Basically...
  • You can create a file (Word, Excel, Powerpoint) online and edit it in the basic online editor (which IMO in a little nicer than Google Docs).
  • You can share documents and collaborate with other users
  • If you have Office installed have the option to open the document in Word/Excel/Powerpoint where you have the full office capabilities
  • You can then save back to the cloud, or save the document offline
  • You can also save an existing offline document to SkyDrive where it can be edited/shared etc.

Where it fails is offline syncing. Microsoft have "Live Mesh" which syncs a folder between PCs and SkyDrive (basically a simple DropBox). However files synced with Live Mesh can't be edited in the online editor.

My guess is that this is because the functionality they have at the moment is the result of an amalgamation between a few different products. They should hopefully fix it up soon.

I would expect it to work so that:
  • If I created a document online, or someone shared a document with me, that document would appear on my hard drive.
  • If I created a document on my hard drive, that document would appear online and on my other devices.
  • If I edited the document and saved it, those changes would be synced back to the cloud, my other devices, and to others that share the document.
  • If I didn't have Office installed, I could edit the document in the online editor. Once again changes would be synced back to my devices.
  • On storage limited devices (like my phone) some kind of "smart" syncing would be employed. Such as only caching recent documents or documents I've specified I would like to be accessible offline.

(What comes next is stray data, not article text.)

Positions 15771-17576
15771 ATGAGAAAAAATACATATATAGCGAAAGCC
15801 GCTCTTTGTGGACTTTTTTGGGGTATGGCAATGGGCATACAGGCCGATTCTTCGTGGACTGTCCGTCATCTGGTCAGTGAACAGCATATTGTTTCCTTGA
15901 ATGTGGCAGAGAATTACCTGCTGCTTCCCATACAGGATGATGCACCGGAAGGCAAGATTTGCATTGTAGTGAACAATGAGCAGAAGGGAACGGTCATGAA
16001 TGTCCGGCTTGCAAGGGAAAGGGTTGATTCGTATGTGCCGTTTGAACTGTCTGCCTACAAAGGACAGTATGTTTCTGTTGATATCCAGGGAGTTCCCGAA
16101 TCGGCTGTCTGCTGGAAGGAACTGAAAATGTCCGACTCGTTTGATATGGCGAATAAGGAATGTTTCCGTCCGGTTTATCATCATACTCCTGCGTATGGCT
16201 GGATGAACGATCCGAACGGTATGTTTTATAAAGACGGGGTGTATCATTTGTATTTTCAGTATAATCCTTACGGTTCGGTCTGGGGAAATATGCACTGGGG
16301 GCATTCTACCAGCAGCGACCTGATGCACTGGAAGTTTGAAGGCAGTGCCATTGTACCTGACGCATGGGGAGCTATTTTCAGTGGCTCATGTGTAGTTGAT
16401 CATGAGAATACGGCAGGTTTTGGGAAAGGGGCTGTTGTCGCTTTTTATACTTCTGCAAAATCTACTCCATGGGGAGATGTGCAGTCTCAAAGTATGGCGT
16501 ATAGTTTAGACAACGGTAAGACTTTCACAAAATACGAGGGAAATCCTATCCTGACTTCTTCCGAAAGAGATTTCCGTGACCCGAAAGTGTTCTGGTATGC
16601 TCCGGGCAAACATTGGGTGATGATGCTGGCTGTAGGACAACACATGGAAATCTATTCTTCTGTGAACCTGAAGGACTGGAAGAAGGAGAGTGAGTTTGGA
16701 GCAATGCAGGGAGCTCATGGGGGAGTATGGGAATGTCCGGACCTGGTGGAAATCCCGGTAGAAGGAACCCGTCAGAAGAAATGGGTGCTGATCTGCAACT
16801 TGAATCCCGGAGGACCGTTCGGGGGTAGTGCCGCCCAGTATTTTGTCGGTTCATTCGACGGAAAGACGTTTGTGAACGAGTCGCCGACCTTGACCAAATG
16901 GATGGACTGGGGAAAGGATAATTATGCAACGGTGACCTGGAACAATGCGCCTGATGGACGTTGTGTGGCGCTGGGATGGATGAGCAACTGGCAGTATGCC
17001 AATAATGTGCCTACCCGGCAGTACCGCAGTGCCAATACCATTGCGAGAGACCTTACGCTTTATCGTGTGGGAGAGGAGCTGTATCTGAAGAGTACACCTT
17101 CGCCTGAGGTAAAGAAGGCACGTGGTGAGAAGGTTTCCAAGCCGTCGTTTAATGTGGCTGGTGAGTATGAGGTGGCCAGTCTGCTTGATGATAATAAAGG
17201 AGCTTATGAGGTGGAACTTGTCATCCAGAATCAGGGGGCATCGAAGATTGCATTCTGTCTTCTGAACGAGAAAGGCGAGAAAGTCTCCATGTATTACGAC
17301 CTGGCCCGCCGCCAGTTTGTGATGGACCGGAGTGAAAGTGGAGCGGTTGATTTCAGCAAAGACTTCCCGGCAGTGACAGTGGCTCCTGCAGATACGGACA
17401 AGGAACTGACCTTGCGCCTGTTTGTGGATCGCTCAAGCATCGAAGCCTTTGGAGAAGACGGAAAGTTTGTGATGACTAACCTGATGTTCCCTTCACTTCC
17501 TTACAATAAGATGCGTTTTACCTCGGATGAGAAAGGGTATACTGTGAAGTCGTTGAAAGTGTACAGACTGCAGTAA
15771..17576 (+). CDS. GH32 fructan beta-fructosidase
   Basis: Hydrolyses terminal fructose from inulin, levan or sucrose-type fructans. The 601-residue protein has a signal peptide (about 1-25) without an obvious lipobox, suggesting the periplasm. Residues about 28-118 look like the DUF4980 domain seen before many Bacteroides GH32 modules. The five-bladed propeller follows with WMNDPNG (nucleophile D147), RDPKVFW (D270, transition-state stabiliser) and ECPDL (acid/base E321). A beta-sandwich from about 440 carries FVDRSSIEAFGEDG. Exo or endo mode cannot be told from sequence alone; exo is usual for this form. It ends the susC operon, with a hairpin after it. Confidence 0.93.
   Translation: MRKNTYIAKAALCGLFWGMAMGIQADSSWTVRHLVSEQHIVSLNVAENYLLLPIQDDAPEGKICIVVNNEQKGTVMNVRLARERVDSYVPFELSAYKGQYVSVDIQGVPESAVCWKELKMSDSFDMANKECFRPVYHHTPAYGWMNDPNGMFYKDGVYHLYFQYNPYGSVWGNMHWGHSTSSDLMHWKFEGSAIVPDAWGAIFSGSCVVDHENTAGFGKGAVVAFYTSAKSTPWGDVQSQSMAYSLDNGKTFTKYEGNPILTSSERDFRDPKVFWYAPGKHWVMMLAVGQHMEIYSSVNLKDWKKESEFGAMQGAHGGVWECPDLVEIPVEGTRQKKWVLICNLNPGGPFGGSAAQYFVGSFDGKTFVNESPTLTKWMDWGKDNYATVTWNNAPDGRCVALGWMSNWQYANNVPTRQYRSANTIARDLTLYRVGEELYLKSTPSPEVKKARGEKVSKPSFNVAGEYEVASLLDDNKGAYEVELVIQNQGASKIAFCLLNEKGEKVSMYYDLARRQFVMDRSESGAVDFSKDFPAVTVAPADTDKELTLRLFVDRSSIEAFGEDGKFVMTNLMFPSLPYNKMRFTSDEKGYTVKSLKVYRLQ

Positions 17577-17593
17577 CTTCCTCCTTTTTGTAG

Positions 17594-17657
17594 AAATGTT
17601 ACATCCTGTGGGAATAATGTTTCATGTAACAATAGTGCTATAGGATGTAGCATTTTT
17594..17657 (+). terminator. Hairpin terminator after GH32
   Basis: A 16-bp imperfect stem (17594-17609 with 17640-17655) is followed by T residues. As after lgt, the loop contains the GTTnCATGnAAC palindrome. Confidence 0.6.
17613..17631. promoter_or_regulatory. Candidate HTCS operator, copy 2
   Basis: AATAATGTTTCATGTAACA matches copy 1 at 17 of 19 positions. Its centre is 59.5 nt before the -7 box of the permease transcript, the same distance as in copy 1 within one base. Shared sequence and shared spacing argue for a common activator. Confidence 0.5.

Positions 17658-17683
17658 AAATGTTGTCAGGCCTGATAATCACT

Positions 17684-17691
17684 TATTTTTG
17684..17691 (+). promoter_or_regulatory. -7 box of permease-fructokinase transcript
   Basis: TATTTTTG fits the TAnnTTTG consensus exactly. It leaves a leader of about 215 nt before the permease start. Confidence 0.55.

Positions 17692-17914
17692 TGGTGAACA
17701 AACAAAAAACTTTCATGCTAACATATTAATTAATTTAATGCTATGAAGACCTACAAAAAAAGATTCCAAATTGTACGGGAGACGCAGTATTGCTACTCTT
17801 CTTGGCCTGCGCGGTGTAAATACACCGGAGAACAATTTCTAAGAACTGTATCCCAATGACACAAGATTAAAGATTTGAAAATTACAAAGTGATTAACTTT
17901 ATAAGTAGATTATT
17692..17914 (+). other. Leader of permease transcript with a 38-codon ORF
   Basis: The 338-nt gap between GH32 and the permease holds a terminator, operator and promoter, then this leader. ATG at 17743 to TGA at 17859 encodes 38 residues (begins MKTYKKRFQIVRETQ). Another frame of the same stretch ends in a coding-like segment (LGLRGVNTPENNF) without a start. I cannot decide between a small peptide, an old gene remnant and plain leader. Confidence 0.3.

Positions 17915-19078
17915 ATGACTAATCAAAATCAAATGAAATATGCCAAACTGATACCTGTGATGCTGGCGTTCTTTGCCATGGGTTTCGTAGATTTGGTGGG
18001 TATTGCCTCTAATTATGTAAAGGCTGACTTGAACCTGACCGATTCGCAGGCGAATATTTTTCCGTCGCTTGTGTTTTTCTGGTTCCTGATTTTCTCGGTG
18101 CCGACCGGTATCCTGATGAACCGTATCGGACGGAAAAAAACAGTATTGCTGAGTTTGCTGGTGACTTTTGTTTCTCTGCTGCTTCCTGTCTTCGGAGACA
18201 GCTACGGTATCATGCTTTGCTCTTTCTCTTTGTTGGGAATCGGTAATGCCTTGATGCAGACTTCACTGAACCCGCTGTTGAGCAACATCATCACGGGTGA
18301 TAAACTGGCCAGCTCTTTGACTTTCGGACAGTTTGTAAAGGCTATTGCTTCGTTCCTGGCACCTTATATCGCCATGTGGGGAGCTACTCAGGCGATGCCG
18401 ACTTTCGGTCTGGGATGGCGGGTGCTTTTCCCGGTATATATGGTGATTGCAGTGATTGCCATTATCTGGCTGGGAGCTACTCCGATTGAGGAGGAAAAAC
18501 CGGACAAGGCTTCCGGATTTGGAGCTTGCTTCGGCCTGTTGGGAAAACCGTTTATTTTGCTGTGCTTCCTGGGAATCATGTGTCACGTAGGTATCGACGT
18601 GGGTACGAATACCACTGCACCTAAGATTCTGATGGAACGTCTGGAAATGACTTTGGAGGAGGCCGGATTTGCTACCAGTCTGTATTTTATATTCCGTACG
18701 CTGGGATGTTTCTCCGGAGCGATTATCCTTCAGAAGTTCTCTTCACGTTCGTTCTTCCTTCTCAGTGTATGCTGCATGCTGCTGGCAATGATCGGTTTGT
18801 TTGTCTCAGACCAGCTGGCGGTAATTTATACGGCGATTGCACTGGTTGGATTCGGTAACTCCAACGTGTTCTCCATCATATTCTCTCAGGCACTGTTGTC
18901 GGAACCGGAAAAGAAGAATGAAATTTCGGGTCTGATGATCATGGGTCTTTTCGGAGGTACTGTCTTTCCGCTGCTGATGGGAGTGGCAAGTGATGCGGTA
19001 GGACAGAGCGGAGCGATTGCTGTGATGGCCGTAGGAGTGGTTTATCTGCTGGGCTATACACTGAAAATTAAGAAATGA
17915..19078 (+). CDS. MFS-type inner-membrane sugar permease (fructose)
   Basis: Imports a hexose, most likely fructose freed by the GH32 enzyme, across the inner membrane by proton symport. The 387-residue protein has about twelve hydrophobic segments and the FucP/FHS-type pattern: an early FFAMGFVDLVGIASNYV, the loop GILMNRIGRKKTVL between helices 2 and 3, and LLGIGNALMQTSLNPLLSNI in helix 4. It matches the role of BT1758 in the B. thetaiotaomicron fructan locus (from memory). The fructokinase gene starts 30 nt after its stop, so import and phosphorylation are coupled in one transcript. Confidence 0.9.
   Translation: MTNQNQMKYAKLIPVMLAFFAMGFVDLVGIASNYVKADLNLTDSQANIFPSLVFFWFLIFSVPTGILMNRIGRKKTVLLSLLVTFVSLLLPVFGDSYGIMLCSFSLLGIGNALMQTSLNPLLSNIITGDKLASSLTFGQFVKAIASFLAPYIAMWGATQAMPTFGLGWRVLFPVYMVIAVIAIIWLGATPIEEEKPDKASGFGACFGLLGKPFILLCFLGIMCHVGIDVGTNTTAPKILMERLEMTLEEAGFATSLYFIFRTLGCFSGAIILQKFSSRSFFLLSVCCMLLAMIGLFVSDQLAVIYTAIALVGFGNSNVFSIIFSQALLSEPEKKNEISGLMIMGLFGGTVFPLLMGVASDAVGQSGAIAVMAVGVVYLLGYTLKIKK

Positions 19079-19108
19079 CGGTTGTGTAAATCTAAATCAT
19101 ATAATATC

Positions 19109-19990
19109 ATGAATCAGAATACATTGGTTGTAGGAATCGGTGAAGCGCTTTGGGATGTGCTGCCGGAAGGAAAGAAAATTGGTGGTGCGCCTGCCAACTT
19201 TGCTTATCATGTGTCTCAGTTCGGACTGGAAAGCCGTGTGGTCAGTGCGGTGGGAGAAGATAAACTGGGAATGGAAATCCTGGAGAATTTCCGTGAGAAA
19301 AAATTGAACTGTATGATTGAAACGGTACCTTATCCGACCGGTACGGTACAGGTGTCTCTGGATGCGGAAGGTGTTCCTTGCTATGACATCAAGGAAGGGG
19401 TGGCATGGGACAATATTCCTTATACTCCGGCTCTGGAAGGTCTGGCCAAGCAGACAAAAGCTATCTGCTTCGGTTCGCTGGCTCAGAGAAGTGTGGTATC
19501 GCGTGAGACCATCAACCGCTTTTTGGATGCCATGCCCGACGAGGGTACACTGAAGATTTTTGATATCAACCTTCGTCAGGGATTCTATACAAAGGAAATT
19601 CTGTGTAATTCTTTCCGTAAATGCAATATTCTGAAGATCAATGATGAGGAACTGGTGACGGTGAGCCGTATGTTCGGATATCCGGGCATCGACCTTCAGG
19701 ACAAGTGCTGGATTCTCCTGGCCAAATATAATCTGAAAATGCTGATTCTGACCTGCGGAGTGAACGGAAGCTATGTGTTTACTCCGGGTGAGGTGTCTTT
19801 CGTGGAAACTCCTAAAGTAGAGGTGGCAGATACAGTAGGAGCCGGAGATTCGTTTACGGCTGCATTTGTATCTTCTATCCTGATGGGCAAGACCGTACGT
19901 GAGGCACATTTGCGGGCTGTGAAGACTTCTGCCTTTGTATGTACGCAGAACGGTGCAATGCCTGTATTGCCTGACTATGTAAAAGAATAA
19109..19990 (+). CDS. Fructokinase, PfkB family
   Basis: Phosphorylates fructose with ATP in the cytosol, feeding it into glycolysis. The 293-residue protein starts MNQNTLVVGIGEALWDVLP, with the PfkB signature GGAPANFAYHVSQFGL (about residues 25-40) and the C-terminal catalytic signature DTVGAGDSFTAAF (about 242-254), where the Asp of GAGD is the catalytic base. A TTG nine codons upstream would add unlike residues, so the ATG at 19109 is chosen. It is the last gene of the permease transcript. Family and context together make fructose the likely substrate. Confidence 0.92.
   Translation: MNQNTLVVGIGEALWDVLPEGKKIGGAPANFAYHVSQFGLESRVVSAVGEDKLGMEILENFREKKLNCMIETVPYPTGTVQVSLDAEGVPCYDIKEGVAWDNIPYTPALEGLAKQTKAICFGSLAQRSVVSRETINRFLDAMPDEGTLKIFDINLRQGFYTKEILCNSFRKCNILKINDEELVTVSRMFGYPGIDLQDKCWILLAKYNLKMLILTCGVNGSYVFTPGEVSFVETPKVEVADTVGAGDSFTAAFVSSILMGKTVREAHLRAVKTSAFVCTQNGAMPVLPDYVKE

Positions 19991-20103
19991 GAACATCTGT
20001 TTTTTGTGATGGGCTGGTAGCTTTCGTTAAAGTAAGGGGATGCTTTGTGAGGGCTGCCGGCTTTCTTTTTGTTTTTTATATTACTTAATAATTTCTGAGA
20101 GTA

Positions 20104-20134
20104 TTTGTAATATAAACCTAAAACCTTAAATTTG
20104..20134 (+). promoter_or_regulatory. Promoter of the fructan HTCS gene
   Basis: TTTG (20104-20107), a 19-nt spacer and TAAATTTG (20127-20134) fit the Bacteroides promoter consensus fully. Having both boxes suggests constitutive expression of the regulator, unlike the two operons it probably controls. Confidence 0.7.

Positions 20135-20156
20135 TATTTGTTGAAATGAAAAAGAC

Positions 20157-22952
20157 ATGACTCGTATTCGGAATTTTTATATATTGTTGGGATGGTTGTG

Microsoft OneNote (which I didn't mention above) has pretty much got it right:
  • I can create a "notebook" offline.
  • That notebook is synced to my other PCs where Office is installed, the PC of people I share the notebook with, and SkyDrive.
  • I can view/edit the notebook online via SkyDrive on devices that don't have Office installed
  • The notebook is also synced to my iPhone.

Unfortunately there is no "HD" iPad version

The online real issue is the limited version on the iPhone. I can handle the advanced features not being available (like viewing embedded Excel documents) but it doesn't even support full formatting (like tables).
post #368 of 372
Quote:
Originally Posted by Firefly7475 View Post

Nice wrap up




I actually think the opportunity to hurt Microsoft's Windows/Office cash cow is one of the main (if not the main) reason for Chrome OS and Google Docs.

You've probably heard of Microsoft integrating Facebook deeper into Bing. The general feeling I get is that this kind of stuff is really going to hurt Google... if Microsoft continue to have endless spare cash to throw into their Online Services black hole.

The only other option is for Google to become successful at social (apparently their number 1 goal at the moment).




That certainly looks ugly!

As a sidenote I'm not sure how much Google actually write directly in JavaScript. The Google Web Toolkit allows web apps to be written in Java with a custom API (GWT) which are then cross compiled to optimised JavaScript for each browser.

I'm not sure if they have included access to IndexedDB (or WebSQL) in the GWT API. However I suspect they would have this working (at least internally) before releasing the offline-capable version of Google Docs... I can't imagine coding something that complex in JavaScript!




I think it could be referring to plain old Web Storage as well as WebSQL.




You're kind of describing the Microsoft Office / SkyDrive integration

Basically...
  • You can create a file (Word, Excel, Powerpoint) online and edit it in the basic online editor (which IMO in a little nicer than Google Docs).
  • You can share documents and collaborate with other users
  • If you have Office installed have the option to open the document in Word/Excel/Powerpoint where you have the full office capabilities
  • You can then save back to the cloud, or save the document offline
  • You can also save an existing offline document to SkyDrive where it can be edited/shared etc.